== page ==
6. Pugs can't go running, hiking or bicycling with you; unless you put them in a little pouch like a baby carrier and carry them on your chest. Again, because of the short nose, a pug cannot tolerate hard exercise and they have no stamina. You can usually take your pug on shorter walks when it is not too hot or humid outside. Pugs, typically, cannot swim as well. They are very solid and tend to sink instead of float. A life preserver is recommended for any pug near the lake, ocean or pool.
7. Pugs have tendencies to develop certain physical problems. Every breed has problems that they are more likely to experience. Pugs are prone to eye problems. (Almost 1/2 or more of all pugs will need eye medicine at some point in their life. One common ointment is $40.00 for a tiny tube). Luxating patella's (slipping knees), elongated soft palate's, pinched or undersized nostrils, narrow tracheas, spinal problems, pug dog encephalitis, liver shunts and other medical problems are "common" in the pug breed.
8. Pugs are difficult to housebreak. Even older pugs that are technically housebroken and know where they are supposed to go, often still have accidents. That is just part of the "charm" of owning a pug. Pugs can be stubborn and as puppies, just when you think they are housebroken - oops! It can take up to a year to housebreak a pug puppy.
9. Think pugs are couch potatoes? Think again. While a pug over three can become a laid-back couch potato, pugs under three are extremely hyper! Yes, all puppies are hyper, but pugs tend to be even more hyper. Biting toes, ears, hands etc. "Butt tucking" all over the house while banking off couches etc. They also drive other pets crazy with their antics!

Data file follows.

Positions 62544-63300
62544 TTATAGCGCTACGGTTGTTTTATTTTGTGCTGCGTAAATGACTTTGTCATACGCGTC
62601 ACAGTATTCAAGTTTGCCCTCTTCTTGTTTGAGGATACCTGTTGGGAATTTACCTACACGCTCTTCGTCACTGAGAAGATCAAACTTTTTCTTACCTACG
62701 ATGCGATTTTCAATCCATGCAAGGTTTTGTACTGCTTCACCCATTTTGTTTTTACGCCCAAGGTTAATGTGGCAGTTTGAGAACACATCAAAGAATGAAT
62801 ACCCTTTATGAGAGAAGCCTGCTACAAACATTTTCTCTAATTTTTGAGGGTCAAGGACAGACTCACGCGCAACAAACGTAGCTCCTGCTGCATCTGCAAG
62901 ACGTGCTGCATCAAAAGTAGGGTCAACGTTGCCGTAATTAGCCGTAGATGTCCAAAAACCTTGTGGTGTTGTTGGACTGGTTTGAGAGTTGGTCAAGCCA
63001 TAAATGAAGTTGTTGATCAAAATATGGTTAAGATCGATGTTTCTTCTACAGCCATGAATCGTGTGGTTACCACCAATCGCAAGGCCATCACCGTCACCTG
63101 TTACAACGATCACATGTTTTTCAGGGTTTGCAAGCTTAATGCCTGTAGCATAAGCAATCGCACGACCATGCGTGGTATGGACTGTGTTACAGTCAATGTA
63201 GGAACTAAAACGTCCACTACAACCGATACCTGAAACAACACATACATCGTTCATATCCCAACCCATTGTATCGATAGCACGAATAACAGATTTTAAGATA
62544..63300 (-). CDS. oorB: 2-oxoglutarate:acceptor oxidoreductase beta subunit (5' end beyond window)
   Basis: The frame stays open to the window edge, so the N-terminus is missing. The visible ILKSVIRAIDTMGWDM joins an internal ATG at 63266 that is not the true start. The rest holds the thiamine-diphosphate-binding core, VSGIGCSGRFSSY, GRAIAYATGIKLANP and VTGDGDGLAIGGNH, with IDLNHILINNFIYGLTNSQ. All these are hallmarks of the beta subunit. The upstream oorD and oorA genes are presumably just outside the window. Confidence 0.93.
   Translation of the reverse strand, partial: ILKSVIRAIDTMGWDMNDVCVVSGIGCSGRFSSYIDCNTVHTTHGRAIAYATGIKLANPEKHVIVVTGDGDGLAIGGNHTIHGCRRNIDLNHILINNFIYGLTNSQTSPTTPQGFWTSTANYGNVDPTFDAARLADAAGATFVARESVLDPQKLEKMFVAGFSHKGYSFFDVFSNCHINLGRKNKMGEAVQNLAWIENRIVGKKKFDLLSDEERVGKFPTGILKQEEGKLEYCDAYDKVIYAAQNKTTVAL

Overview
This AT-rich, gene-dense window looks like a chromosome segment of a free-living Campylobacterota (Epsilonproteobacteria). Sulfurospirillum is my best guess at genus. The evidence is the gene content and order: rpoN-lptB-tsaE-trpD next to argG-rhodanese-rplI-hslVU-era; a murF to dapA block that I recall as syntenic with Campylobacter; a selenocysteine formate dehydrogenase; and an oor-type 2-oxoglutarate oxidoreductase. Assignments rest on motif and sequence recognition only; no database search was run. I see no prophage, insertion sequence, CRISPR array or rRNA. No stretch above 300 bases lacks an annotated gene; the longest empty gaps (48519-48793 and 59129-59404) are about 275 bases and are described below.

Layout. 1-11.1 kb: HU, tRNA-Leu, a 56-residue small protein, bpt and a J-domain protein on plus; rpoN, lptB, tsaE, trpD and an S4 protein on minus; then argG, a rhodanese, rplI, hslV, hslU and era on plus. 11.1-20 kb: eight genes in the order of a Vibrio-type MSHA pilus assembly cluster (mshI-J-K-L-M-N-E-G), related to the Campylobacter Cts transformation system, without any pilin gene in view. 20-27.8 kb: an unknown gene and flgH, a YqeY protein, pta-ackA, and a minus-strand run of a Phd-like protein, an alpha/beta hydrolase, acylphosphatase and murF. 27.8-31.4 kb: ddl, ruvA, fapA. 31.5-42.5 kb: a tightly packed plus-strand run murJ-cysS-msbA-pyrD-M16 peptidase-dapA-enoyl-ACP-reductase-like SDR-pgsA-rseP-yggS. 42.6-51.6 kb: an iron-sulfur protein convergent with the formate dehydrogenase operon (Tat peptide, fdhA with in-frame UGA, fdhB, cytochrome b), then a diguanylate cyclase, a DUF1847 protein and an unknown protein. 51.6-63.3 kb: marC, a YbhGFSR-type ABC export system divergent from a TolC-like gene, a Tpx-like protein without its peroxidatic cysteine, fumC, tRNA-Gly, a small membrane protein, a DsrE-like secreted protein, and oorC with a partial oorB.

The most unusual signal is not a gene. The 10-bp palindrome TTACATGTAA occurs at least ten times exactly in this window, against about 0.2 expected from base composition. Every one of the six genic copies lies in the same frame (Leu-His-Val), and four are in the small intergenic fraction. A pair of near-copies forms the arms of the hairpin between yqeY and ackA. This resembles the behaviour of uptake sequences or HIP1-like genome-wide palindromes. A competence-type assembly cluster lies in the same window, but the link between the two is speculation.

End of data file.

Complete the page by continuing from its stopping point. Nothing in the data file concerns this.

10. Since pugs are getting so popular, I think I'll get a female and breed her. I can probably make some good money. First of all, you will most likely lose money breeding your pug. Before breeding your pug, you should have her tested for eye problems, knee problems, and thyroid. Then you have to pay a stud fee. Many pugs cannot give birth on their own, so a vet must do a caesarian section of the mother and you risk losing the mother and the puppies. You must be there around the clock for the first three to four weeks to make sure the puppies are staying warm (but not too warm), and that all the pups are nursing. Some pugs are not very good moms, so you'll have to take several weeks off work to be there to feed the puppies by hand every two hours, and clean them. Then there are vet check ups for the mom and for all the puppies. A reputable breeder does it to improve the breed, spaying and neutering all Pugs with medical problems and only breeding those pugs who've earned their AKC Championships and are considered as close to the "Standard" for health and conformation as possible. One breeder reports that it costs an average of $4,000.00 to breed a litter and Pugs usually only have one to three puppies per litter. A reputable breeder will be doing it for the love and dedication of the breed, not to make money. (For more information on what to look for in a reputable breeder, please go here.)